5.    Our vicar, being superannuated, lives with his daughter at Sinnington, a neighbouring parish.

6.     I have been a residing curate above 24 years in the town of Lastingham and duly qualified according to the Canons in that behalf. A tenant lives in the vicarage house. I have £25 yearly payed according to contract.

7.     Divine service is performed twice every Lord’s Day at our church with a sermon in the morning at 10, except that once in 6 weeks we go to Farndale, a chapel in our parish, and have divine service in the afternoon from Easter to Michaelmas, and from that time to Easter in the morning.

8.     I know not of any of our parish who come to church not being baptized, or being of a competent age are not confirmed, nor have I baptized any adults since your Grace became our bishop.

9.     I always catechise at what times I expect to have the greatest number of children and servants and the largest congregation; the parishioners are very careful in sending their children. The expositions I make use of, as I have no other, A Course of Catechising for the 52 Sundays in the Year, printed 1664, another by Ed[mund] Broughen DB. 1720.

10. We have the sacrament administred in our church on Christmas Day, Good Friday, Easter Day and Whitsunday, and at Farndale Chapel Tuesday before Easter. I give open and timely notice. We have 551 communicants, whereof 204 com­municated last Easter. I have no occasion to refuse the sacrament to anyone.

11. We have a chapel 6 computed miles distant from our church, without endowment, served as mentioned in answer the seventh.

12. One publick penance was performed last year by Anne Dodsworth of Lastingham, single woman. We have had no commutations for penance that I know of, ever, since I came in the parish.



A Record of an Archdeacon’s Visitation

sometime between 1815 and 1828

Lord of the Manor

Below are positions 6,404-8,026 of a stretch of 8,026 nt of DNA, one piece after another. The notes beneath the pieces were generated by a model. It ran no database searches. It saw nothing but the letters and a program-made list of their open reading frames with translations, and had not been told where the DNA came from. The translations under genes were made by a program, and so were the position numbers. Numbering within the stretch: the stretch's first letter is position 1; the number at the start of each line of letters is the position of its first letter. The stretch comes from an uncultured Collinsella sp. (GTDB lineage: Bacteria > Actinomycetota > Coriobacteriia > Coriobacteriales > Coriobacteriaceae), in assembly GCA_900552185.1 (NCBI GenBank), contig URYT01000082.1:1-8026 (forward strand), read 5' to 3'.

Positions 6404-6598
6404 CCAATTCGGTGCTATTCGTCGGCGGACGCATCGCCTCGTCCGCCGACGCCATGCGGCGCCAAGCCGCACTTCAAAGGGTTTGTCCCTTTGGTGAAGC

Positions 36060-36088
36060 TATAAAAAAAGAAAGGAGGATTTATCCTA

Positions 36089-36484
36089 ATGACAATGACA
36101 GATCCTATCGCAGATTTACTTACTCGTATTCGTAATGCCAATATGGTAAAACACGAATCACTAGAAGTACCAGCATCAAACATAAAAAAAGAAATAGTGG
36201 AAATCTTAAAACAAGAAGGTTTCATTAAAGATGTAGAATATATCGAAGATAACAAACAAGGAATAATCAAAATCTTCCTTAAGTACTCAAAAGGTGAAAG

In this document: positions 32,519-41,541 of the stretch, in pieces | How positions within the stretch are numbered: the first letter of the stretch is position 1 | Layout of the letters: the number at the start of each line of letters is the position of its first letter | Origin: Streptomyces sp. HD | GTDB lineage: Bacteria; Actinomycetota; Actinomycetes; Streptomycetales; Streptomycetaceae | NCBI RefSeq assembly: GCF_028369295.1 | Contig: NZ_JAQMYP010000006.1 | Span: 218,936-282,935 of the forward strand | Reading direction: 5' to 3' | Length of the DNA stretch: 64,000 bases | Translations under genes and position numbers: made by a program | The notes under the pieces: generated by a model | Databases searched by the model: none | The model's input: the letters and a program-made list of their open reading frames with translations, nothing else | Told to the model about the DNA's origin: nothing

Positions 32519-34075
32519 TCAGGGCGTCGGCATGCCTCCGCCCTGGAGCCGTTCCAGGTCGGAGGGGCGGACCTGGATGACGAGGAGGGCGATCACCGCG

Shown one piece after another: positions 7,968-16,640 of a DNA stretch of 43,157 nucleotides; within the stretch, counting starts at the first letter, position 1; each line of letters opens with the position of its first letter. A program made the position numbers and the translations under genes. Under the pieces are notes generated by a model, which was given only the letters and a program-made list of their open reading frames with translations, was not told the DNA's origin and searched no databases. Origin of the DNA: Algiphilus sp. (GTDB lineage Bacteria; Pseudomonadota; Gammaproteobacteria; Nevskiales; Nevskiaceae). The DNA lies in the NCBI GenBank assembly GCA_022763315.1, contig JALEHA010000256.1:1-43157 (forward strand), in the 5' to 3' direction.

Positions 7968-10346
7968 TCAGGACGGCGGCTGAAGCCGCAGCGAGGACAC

Hebry Darley Esq, Huby Park.



The King.


Chief owners – Residents

C. Duncombe Esq., Duncombe Park.
W. Shepherd Esq.,  Dowthwaite Dale.
Mr. Abbey, Hutton.  Mr Atkinson, Appleton.
Miss Blakelock, Lastingham.



Rev. W. N. Darnell.



Rev. H. Kendall.



– No. of Acres

- Inhabitants

- Houses

6500 enclosed, 107000 unenclosed.



What constituent Townships

Lastingham, Spaunton, Appleton.
Hutton including Dowthwaite Dale.

Farndale East side, Rosedale west side.


No. of Bells



If a Clock



Fees of Clergyman.

Marriage by Licence 5s.0d. by Banns 1s.6d.
Churching 1s.0d. Funeral 1s.0d. Mortuary 10s.0d.





Casements N.&S. or E.&W.

Two North & South



Qu. Any burying in Church



Chancel repaired by whom

W. Shepherd Esquire.



Church Yard wall by whom

The Parishioners.




The Vicar.


Communicants Average No. of



Wine for sick.

Wine spared at the Sacraments given to the sick.


Benefactions Qu.

Two Tablets of small Benefactions, amounting annually to the sum of £3.4s.0d


Church Wages

Four Pence a House throughout the Parish collected at Easter.


Fees of Clerk

Marriage by Licence 2s.6d. by Banns 1s.6d. Funeral 2s.0d.


Bible, Prayer Book state of

New Prayer Book.  Bible lately bound.



Surplice & Communion Plate State of

A new Surplice & silver Chalice, & a pewter Flagon server, & Platter.

Registers Terriers in Iron Box.

Registers & Terriers regularly kept in an Iron Box



Qu. a Parish Library



Any Dependent Chapelries




Any Schools weekly or Sunday